UNIVERSITY OF SAN DIEGO / Fall 2005
[emergence]
In Due Time
The making of a magazine is hard work, but it’s a labor of love

Bodoni or Copperplate? Helvetica or Verdana? Lucida or Geneva? Choosing just the right font can be as fraught with uncertainty as the decision parents make about what name to give their firstborn.

Come to think of it, it takes just about the same amount of time to grow a baby as it does to redesign a magazine, and both endeavors require reaching one consensus after another.

It was almost exactly nine months ago that we started our redesign process in earnest. Of course, before that, there had been endless brainstorming, much discussion and many, many meetings. Naturally, we talked a lot about you. What did our readers want? How could we best serve up the most appetizing version of the magazine possible? Were our goals realistic? Would you like us? I mean, really, really like us? But eventually there comes a time when you’ve got to stop talking and start doing. There was no getting around it: It was time to make this dream a reality.

And luckily, we knew just the person to do it: Our incredibly talented art director, Barbara Ferguson, took all of our disparate ideas from those endless meetings and came up with concrete representations.

We’d scribbled drawings and ripped pages we liked out of other publications, had indulged in wild flights of fancy and thrown around words like “modern,” “cleaner” and “cooler.” Then Barbara would go away for a while. When she came back, she’d show us pages that were, eerily, exactly what we hadn’t even known we’d meant. It was almost scary how she was able to translate our hazy meanderings into something real.

By now, we were well into our second trimester, and we could really start to feel that baby kick. Our feature stories were getting written and rewritten, the first illustrations were coming in (we were so proud!), the dazzling tones of our new color palette were finalized, and we could almost feel the heft and weight of the magazine in our arms when we gazed at our computer screens and marked up page galleys.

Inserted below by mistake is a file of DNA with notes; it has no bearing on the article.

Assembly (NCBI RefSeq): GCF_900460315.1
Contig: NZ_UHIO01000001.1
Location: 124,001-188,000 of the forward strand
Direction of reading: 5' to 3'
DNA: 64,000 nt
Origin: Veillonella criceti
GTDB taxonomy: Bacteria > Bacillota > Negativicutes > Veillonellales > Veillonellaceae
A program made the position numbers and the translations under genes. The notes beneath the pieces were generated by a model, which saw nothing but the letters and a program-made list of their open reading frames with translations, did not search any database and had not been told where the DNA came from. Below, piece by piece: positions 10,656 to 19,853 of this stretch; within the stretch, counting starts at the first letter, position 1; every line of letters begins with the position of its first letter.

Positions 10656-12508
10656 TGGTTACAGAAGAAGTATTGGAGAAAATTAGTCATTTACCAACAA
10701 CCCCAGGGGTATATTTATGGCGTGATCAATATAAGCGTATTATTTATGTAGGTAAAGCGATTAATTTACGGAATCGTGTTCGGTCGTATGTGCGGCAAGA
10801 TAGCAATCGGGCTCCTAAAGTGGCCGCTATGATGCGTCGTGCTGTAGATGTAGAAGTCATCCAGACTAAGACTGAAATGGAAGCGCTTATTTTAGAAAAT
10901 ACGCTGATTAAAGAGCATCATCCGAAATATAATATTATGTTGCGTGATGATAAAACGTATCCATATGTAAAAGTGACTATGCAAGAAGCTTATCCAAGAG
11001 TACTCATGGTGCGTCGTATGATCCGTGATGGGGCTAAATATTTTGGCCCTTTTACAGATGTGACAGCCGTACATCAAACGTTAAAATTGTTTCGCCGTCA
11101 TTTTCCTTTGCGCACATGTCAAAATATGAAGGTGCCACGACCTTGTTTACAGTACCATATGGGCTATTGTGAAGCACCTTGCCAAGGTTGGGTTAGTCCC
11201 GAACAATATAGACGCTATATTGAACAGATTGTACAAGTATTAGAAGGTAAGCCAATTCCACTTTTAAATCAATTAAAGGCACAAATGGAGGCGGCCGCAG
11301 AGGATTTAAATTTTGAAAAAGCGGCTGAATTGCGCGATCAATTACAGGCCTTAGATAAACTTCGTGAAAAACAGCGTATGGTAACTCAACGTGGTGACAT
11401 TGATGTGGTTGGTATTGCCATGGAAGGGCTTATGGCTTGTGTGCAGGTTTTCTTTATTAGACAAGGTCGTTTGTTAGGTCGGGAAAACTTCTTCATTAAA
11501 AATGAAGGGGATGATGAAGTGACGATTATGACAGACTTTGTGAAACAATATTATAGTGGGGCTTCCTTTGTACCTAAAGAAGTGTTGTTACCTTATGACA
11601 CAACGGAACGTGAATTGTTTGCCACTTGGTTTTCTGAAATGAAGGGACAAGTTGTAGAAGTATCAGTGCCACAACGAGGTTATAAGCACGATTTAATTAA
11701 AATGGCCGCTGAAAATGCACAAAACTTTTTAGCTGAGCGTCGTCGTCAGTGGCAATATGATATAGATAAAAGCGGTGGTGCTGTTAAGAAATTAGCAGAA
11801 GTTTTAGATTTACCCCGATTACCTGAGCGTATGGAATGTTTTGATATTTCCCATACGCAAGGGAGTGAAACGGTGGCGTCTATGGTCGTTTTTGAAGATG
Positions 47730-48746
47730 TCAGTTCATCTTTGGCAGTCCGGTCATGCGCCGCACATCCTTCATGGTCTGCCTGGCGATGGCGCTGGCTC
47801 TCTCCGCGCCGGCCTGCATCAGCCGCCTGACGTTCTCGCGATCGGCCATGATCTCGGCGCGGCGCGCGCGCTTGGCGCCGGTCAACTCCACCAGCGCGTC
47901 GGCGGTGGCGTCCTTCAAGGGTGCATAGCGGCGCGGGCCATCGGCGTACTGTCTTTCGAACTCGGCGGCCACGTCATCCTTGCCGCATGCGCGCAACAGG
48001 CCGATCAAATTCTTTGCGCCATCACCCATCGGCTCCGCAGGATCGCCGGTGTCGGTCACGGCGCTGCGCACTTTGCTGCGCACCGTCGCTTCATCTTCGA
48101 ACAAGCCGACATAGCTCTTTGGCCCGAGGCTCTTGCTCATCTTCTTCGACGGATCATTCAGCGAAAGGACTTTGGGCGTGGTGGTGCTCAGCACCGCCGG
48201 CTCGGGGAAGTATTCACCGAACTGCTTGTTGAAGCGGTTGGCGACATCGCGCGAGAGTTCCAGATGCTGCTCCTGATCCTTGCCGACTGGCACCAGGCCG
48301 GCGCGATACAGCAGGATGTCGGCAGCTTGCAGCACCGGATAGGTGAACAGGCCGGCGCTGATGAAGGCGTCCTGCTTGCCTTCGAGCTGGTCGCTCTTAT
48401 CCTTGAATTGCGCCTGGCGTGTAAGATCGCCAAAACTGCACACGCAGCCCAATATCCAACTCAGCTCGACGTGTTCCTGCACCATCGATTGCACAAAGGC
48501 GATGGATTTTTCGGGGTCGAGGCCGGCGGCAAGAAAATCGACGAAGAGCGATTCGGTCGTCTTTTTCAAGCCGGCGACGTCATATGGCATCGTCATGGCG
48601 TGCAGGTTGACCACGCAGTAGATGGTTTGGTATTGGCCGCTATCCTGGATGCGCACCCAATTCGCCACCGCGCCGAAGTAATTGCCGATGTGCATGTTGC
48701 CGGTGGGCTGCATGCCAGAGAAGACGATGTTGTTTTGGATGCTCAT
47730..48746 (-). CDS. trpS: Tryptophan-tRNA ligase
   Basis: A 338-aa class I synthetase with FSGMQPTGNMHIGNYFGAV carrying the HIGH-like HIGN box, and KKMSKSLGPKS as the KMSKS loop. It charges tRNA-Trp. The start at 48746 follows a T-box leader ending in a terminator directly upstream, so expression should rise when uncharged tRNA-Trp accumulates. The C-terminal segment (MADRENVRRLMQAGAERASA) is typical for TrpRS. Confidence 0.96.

We knew the magazine would be brand new, but like any little one, it would resemble those who’d come before. Naturally, it would still reflect the university’s mission, and of course, the content would still be of great interest to USD alumni and friends. But we have lofty hopes for our new offspring. We want it to inspire and elevate, to amuse and edify, to entertain and surprise you in ways we haven’t even thought of yet. So we picked our pages apart — one by one — and put them back together again in a way that pleased us, knowing that our ultimate goal is to please you.

Some changes will be obvious: slightly bigger pages, greater emphasis on excellent photography and

illustration, a brand new font — it’s called “Myriad,” isn’t that a beautiful name? — greater attention to details, and a renewed dedication to reflecting the very best of all that the University of San Diego has to offer. There are so many changes in these pages that it’s hard to know which to focus on, but we hope you’ll be pleased: We’ve simplified your Class Notes, added a new Alumni Update section, revamped our Web site and launched a photo contest — all with the sole aim of giving you the very best magazine we can.

So please, let us know what you think about our newborn. As I write this inaugural editorial, I can only half-imagine the day our efforts will finally emerge, fully formed into the world. Then, our revamped USD Magazine will take wing and arrive in thousands of households, while we wait patiently for you to open its pages and take in its fresh new scent. Of course I can’t believe you won’t immediately fall in love with it — what parent doesn’t know with deep conviction that their own offspring is clearly the most special in the whole wide world? — but if you have critiques or comments, by all means, let us know.

We’ll be right here, taking care of our baby and helping it grow into the very best magazine it can possibly be.

— Julene Snyder, Editor